Agency: European Commission | Branch: FP7 | Program: CP | Phase: ICT-2011.3.5 | Award Amount: 11.76M | Year: 2012
NEWLED will develop high efficiency and high brightness monolithic and hybrid all-semiconductor WHITE light-emitting GaN-based diodes. Power losses due to phosphor conversion and the problem of different ageing rates of the GaN LED pump will be eliminated by the development of phosphor free structures with increased brightness (power emitted per surface per angle). NEWLED will enhance the efficiency of yellow InGaAlP/AlGaAs LEDs by bandgap engineered superlattices. Novel light extraction approaches will target advanced directionality and colour adjustment. Values of 50 to 60% overall efficiency with a conversion of greater than 200 lm/W in the exploited warm white LEDs are targeted as well as the realisation of a colour rendering index (CRI) of greater than 95. Advanced packaging will enable effective heat dissipation and light management. The devices will have immediate applications in automotive, industrial lighting and displays industries. Widespread implementation would reduce global energy consumption by approximately 10% and reduce CO2 emissions by 3Bn tonnes with consequent economic and environmental benefits.
Agency: European Commission | Branch: H2020 | Program: IA | Phase: ICT-28-2015 | Award Amount: 17.24M | Year: 2016
The MIRPHAB (Mid InfraRed PHotonics devices fABrication for chemical sensing and spectroscopic applications) consortium will establish a pilot line to serve the growing needs of European industry in the field of analytical micro-sensors. Its main objectives are to: provide a reliable supply of mid-infrared (MIR) photonic components for companies incl. in particular SMEs already active in analytical MIR sensing reduce investment cost to access innovative MIR solutions for companies already active in the field of analytical sensors, but new to MIR photonics based sensing attract companies new to the field of analytical sensors, aiming to integrate -sensors into their products. To fulfil those objectives, MIRPHAB is organized as a distributed pilot line formed by leading European industrial suppliers of MIR photonic components, complemented by first class European R&D institutes with processing facilities capable of carrying out pilot line production. MIRPHAB provides: access to MIR photonic devices via mounted/packaged devices for laser-based analytical MIR sensors expert design for sensor components to be fabricated in the pilot line plus training services to its customers. The platform will be organized such that new developments in MIR micro- and integrated optic components and modules can be taken up and incorporated into the MIRPHAB portfolio. MIRPHAB will work on a convincing scheme for the flow of hardware and information, suitable to operate a distributed pilot line efficiently. MIRPHAB will develop sound business cases and a compelling business plan. Potential cost-performance breakthroughs will be shown for reliable MIR sensing products based on building blocks provided by MIRPHAB. MIRPHAB will become a sustainable source of key components for new and highly competitive MIR sensors, facilitating their effective market introduction and thus significantly strengthening the position and competitiveness of the respective European industry sector.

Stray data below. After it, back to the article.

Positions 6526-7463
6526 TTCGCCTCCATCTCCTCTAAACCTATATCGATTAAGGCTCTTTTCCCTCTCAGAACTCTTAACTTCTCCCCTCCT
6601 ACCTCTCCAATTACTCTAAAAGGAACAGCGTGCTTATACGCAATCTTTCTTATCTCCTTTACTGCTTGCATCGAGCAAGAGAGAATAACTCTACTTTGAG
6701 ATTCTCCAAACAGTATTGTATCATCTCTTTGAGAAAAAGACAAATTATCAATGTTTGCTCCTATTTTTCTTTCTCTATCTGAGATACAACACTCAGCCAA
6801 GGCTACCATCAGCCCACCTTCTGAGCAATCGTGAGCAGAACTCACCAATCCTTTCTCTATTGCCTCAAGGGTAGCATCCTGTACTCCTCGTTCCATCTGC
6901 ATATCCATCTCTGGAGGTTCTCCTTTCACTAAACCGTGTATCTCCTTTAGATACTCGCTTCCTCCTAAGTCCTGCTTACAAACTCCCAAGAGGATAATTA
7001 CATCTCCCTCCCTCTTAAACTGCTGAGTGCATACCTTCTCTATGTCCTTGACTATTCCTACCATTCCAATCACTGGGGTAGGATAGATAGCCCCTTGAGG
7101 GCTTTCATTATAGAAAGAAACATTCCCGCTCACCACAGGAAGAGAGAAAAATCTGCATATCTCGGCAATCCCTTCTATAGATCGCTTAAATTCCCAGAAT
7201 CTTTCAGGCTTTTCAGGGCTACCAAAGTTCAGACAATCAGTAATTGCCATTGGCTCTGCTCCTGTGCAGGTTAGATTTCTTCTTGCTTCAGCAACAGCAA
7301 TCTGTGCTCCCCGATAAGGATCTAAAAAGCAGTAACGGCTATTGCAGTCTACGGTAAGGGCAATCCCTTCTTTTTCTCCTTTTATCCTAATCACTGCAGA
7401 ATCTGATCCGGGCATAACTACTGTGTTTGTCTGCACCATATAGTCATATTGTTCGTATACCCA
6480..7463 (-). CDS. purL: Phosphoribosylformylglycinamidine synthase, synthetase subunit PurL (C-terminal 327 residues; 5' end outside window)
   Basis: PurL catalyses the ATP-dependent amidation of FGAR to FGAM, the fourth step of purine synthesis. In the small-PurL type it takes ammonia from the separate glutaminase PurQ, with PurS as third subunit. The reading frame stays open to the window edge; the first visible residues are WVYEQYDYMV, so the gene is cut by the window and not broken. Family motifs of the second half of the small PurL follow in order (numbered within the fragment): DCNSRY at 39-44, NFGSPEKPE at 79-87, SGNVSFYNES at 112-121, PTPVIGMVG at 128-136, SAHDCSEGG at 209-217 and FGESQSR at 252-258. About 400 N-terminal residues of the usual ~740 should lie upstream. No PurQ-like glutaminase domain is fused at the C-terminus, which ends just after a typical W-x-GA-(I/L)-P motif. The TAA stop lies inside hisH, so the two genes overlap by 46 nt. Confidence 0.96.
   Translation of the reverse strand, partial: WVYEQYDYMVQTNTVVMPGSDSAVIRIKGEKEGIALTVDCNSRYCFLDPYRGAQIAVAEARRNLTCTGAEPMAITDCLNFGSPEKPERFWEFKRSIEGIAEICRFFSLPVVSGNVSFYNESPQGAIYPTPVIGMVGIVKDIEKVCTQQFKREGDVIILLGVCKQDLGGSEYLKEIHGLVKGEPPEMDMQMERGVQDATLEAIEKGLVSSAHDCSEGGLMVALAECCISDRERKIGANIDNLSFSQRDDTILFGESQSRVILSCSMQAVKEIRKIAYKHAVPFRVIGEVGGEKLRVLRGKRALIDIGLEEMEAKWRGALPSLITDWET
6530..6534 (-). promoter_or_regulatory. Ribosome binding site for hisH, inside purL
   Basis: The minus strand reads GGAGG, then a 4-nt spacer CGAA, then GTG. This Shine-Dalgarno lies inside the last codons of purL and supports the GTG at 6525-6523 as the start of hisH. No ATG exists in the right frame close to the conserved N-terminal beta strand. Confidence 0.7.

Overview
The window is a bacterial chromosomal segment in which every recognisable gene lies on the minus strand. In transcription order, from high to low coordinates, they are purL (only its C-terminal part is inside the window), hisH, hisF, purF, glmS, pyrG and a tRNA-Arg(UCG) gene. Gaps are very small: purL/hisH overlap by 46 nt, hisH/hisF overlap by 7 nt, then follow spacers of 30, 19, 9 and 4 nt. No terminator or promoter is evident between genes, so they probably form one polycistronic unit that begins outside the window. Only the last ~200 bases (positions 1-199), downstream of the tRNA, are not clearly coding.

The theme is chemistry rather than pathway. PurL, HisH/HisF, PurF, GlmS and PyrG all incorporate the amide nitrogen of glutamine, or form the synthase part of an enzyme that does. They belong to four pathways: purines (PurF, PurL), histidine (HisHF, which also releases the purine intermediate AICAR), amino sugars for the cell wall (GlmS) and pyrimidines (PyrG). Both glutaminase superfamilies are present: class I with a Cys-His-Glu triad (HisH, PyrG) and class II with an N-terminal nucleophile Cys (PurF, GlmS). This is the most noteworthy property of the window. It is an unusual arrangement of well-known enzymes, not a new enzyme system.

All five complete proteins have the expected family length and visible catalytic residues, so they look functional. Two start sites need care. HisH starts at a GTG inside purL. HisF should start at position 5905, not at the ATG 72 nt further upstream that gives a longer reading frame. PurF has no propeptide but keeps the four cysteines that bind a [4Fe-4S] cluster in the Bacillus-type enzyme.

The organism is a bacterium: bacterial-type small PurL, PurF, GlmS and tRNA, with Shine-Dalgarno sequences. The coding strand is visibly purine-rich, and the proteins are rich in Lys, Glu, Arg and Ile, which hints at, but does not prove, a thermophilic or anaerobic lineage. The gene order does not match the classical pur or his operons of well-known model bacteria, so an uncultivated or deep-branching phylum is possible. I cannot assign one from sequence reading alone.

Agency: European Commission | Branch: FP7 | Program: CP-FP | Phase: SPA.2013.2.2-01 | Award Amount: 4.04M | Year: 2014
Multi-junction solar cell technology, based on III-V semiconductor structures grown onto Germanium substrates, is well established as the primary photovoltaic technology used in satellite power generation. As future satellite power requirements will significantly increase due to the adoption of technologies such as electrical propulsion, sensing and telecommunications, next generation space solar cells will be required to significantly increase their conversion efficiency to enable higher energy generation with minimal increase in overall system weight and cost. To this end, this proposal will develop multi-junction space solar cells on high quality, low cost, large area (150mm diameter) Germanium substrates, which will have conversion efficiencies >33% (AM0), utilising novel 4-Junction architectures. The process will adopt dilute nitride epitaxial technology that has been developed by Nanyang Technological University (1). To enable this, a powerful consortium has been assembled, which covers the entire skill set required to produce such cells, including substrate manufacture, advanced epitaxy, device design, device fabrication, test and qualification. (1). Molecular beam epitaxy grown GaNAsSb 1 eV photovoltaic cell, K.H. Tan, S. Wicaksono, W.K. Loke, D. Li, S.F. Yoon, E.A. Fitzgerald, S.A. Ringel, J.S. Harris Jr, Journal of Crystal Growth 335, pp66-69, 2011.